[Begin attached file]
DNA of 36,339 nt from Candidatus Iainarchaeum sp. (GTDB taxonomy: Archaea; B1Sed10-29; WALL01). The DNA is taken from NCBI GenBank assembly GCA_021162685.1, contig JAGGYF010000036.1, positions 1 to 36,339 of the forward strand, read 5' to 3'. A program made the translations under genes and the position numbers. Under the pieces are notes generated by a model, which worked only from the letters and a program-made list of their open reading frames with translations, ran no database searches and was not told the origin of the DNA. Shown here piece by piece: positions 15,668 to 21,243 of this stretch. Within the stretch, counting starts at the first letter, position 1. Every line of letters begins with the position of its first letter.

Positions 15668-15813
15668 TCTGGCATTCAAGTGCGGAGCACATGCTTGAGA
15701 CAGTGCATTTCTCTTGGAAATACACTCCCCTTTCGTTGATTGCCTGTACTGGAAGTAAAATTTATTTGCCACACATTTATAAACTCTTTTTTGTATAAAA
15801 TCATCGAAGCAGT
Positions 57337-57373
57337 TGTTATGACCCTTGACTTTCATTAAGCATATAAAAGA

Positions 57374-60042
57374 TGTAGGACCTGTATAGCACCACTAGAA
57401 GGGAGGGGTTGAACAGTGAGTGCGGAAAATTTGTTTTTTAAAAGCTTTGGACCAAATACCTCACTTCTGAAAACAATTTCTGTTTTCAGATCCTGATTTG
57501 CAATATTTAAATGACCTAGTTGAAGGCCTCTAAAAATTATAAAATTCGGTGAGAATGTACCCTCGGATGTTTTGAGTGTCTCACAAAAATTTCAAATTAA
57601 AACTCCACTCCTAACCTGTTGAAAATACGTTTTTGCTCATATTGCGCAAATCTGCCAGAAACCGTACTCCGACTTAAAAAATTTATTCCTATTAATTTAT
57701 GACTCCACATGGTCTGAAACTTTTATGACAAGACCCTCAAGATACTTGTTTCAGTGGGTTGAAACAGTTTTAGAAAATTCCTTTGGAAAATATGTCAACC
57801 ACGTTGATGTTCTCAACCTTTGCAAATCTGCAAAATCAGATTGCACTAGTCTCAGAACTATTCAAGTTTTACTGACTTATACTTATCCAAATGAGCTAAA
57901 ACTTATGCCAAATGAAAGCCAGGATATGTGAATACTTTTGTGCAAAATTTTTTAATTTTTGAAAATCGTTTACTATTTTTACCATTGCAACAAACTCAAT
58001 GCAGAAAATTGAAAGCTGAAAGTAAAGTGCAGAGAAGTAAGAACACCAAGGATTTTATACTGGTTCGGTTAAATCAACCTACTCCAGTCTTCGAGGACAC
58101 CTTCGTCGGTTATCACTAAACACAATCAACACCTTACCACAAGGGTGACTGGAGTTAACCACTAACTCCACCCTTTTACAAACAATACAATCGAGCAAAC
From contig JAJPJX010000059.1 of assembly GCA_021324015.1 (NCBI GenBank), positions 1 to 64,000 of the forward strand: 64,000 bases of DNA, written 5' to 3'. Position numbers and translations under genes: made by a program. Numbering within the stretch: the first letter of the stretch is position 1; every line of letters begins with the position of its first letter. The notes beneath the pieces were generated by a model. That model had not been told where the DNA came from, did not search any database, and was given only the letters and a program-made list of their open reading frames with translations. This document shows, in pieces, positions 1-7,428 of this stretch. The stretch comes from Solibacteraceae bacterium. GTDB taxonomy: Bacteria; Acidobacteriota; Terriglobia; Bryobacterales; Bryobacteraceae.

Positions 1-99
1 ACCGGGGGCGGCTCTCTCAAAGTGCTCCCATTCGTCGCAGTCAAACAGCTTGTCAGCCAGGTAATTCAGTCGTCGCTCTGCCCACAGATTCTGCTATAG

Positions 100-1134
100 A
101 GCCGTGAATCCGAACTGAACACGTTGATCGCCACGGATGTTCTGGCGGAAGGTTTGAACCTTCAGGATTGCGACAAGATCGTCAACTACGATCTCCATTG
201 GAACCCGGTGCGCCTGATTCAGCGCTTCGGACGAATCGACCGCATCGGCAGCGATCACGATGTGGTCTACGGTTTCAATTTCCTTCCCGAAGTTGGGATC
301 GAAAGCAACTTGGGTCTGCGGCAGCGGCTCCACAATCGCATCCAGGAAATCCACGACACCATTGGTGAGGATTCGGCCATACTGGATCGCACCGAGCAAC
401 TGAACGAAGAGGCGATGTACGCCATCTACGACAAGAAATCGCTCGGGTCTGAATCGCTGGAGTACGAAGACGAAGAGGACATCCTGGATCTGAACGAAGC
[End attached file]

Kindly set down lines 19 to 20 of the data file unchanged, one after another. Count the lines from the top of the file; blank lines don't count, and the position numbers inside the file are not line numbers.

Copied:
Positions 1-99
1 ACCGGGGGCGGCTCTCTCAAAGTGCTCCCATTCGTCGCAGTCAAACAGCTTGTCAGCCAGGTAATTCAGTCGTCGCTCTGCCCACAGATTCTGCTATAG